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Synchronize Configuration across Clusters

You can synchronize a ConfigMap or a Secret into different clusters using Kubed. For this you need to provide a kubeconfig file consisting cluster contexts and specify context names in comma separated format using annotation. Kubed will create a copy of that ConfigMap/Secret in all clusters specified by the annotation. For each cluster, it will sync into source namespace by default, but if namespace specified in the context (in the kubeconfig file), it will sync into that namespace. Note that, Kubed will not create any namespace, it has to be created beforehand.

If the data in the source ConfigMap/Secret is updated, all the copies will be updated. Either delete the source ConfigMap/Secret or remove the annotation from the source ConfigMap/Secret to remove the copies.

If the list of contexts specified by the annotation is updated, Kubed will synchronize the ConfigMap/Secret accordingly, ie. it will create ConfigMap/Secret in the clusters listed in new annotation (if not already exists) and delete ConfigMap/Secret from the clusters that were synced before but not listed in new annotation.

Note that, Kubed will error out if multiple contexts listed in annotation point same cluster. Also Kubed assumes that none of cluster contexts in kubeconfig file points the source cluster.

Before You Begin

At first, you need to have a Kubernetes cluster and the kubectl command-line tool must be configured to communicate with your cluster. If you do not already have a cluster, you can create one by using kind.

Deploy Kubed

To enable config syncer for different clusters, you need a kubeconfig file consisting cluster contexts where you want to sync your ConfigMap/Secret.

$ cat ./docs/examples/cluster-syncer/demo-kubeconfig.yaml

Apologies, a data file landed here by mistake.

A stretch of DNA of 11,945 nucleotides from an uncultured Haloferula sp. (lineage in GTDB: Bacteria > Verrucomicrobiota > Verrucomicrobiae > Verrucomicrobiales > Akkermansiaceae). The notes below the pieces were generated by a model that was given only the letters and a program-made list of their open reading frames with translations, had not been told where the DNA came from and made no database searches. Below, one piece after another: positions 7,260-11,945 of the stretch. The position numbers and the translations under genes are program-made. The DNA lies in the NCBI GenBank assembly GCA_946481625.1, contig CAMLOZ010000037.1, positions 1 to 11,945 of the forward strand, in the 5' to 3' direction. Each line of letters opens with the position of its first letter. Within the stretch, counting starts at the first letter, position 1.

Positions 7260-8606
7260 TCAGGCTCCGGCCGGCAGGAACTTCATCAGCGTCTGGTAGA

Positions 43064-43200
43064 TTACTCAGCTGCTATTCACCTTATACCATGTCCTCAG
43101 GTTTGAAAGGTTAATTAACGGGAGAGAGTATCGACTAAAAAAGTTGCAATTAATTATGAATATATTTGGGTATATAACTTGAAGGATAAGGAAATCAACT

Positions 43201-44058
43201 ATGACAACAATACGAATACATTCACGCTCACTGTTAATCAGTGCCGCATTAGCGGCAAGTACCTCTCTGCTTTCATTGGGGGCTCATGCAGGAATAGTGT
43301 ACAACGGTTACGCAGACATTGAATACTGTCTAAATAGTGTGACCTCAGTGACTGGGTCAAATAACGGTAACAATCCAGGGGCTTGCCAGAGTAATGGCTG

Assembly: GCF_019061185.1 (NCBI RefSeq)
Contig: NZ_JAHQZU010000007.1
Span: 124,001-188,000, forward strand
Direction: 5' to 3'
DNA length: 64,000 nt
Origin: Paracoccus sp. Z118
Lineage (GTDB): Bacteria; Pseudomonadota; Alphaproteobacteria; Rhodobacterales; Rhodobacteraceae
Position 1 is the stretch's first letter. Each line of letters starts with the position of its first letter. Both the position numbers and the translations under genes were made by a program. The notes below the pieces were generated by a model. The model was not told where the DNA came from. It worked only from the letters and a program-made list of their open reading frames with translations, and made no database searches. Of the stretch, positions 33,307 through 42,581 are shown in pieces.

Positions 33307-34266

apiVersion: v1
kind: Config
- name: cluster-1
    certificate-authority-data: ...
- name: cluster-2
    certificate-authority-data: ...
- name: user-1
    client-certificate: ...
    client-key: ...
- name: user-2
    client-certificate: ...
    client-key: ...
- name: context-1
    cluster: cluster-1
    user: user-1
- name: context-2
    cluster: cluster-2
    user: user-2
    namespace: demo-cluster-2

Now, deploy Kubed operator in your cluster following the steps here. Below you can see the command to install Kubed using Helm 3.

$ helm install kubed appscode/kubed \
  --version v0.12.0 \
  --namespace kube-system \
  --set config.clusterName=kind \
  --set config.kubeconfigContent="$(cat ./docs/examples/cluster-syncer/demo-kubeconfig.yaml)"

Once the operator pod is running, go to the next section.

Synchronize ConfigMap

At first, create a ConfigMap called omni in the demo namespace. This will be our source ConfigMap.

$ kubectl create namespace demo
namespace "demo" created

$ kubectl apply -f ./docs/examples/config-syncer/demo.yaml
configmap "omni" created

Now, apply the "context-1,context-2" annotation to ConfigMap omni.

$ kubectl annotate configmap omni"context-1,context-2" -n demo
configmap "omni" annotated

It will create configmap “omni” in cluster-1 and cluster-2. For cluster-1 it will sync into source namespace demo since no namespace specified in context-1 and for cluster-2 it will sync into demo-cluster-2 namespace since namespace specified in context-2. Here we assume that those namespaces already exits in the respective clusters.

Other concepts like updating source configmap, removing annotation, origin annotation, origin labels, etc. are similar to the tutorial described here.

Next Steps